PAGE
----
Coburn is young, but he’ll be counted on to provide the push in the middle of the defense to allow the linebackers to make plays.

No. 3 Brandon Jones (safety)

A case can be made that sophomore Caden Sterns is the more valuable safety on the Texas roster, but Brandon Jones is the definitive leader of the secondary. Jones will be charged with putting the defensive pieces in the right place. A daunting task for a unit with so many young players.

Jones finished fourth on the team with 70 tackles in 2018.

No. 2 Zach Shackelford (center)

Shackelford has been through it all during four years at Texas. A team captain for 2019, Shackelford is the anchor of a Longhorns offensive line that looks to have enough individual talent, but it’s still a question of how the pieces will fit into place.

The senior from Belton High School has played in 40 games with 27 starts during his Longhorn career. He’ll need to stay healthy to keep the middle of the heart of Texas’ offensive line intact.

No. 1 Keaontay Ingram (running back)

The most important player when it comes to success in 2019 is Keaontay Ingram. The running back from Carthage was the top running back in the state of Texas coming out of high school in 2018.

Keaontay Ingram Texas running back Keaontay Ingram adjusts his helmet during a morning practice at the team’s facility in Austin, Texas, Wednesday, Aug. 7, 2019. (AP Photo/Eric Gay)

Ingram finished his freshman year with 708 yards as he dealt with a couple bumps and bruises, and learned to handled the grind of a college football season.

Ingram’s health is a top concern going into the 2019 season — he missed most of preseason camp with a bone bruise. If Ingram’s able to eclipse the 1,000 rushing yard total, expect Texas to eclipse its expected win total.

https://www.kxan.com/sports/the-five-most-important-texas-players-not-named-sam-ehlinger/

Share this post


Link to post
Share on other sites

A non believer. A complete rebuild on defense? Yes, with experienced and more talented players.

 

 

Max Meyer

Texas finishes the season unranked. Let’s be honest: Texas was not as good as its 10–4 record last season. Just three of those wins were by margins of more than seven points. The Longhorns’ defense allowed more yards per play (5.6) than the Longhorns’ offense gained (5.5). But in this case, it’s not how you start, it’s how you finish. The same team that lost to Maryland in its season opener followed by beating lowly Tulsa at home by seven points ended up with a big statement win over Georgia.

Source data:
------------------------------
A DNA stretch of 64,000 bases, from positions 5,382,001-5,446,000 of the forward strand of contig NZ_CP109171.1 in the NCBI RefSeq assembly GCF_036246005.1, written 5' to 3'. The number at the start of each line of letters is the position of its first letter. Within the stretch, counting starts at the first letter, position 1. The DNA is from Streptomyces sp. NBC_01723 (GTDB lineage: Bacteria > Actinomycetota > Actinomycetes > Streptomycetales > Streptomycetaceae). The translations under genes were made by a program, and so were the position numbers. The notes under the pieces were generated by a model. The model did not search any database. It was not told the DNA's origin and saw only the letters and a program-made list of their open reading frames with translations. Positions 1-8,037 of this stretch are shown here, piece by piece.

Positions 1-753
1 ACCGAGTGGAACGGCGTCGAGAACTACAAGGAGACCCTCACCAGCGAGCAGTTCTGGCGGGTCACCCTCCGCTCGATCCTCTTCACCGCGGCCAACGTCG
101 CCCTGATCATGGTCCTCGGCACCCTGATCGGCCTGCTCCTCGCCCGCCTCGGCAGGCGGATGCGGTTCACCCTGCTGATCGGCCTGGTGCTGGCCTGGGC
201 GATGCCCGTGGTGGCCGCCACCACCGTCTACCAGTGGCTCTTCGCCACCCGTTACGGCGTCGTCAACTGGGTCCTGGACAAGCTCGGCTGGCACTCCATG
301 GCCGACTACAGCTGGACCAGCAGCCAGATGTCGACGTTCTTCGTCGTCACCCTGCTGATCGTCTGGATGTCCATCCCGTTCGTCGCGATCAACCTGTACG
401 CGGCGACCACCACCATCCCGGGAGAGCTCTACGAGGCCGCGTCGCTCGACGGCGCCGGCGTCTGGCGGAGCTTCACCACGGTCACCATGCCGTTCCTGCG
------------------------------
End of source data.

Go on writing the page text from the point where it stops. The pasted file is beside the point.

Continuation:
Everything is bigger in Texas, including the offseason hype created from that Sugar Bowl victory. But don’t be fooled by the preseason top-10 ranking, this is a team that isn’t as good as it’s being propped up to be. Texas has to undergo a complete rebuild job on the defensive side of the ball, as it has to replace its entire front seven and both of its starting cornerbacks. The Longhorns also will be breaking in three new starters along the offensive line and Sam Ehlinger lost his top target in Lil’Jordan Humphrey.

Speaking of Ehlinger, his big weakness is an inability to stretch the field with his arm. Texas was one of two schools that didn’t have a 50-yard gain on offense last season, and the Longhorns had just six 40-yard-plus gains (tied for 124th) despite playing in 14 games. That’s tough to accomplish given the Longhorns had the dynamic duo of Humphrey and 6’6” behemoth Collin Johnson at wideout. He’s an effective runner, but that also opens himself up to getting hit, and Texas can ill-afford to lose him via injury. In 2018, Shane Buechele came off the bench in relief when Ehlinger got hurt, but Buechele transferred to SMU in the offseason. Now Ehlinger’s backup is redshirt freshman Casey Thompson.

The Longhorns have a tough road schedule this season, including games at TCU, Iowa State and Baylor, all of whom have win totals of at least 7.5 at Westgate Las Vegas SuperBook. Add in the Red River Showdown against Oklahoma and an incredibly tricky Week 2 home game against LSU, and that is a schedule that could easily result in four losses. And that’s what I think will happen.

 

 

https://www.si.com/college-football/2019/08/28/ncaa-bold-predictions-texas-nebraska-notre-dame-pac-12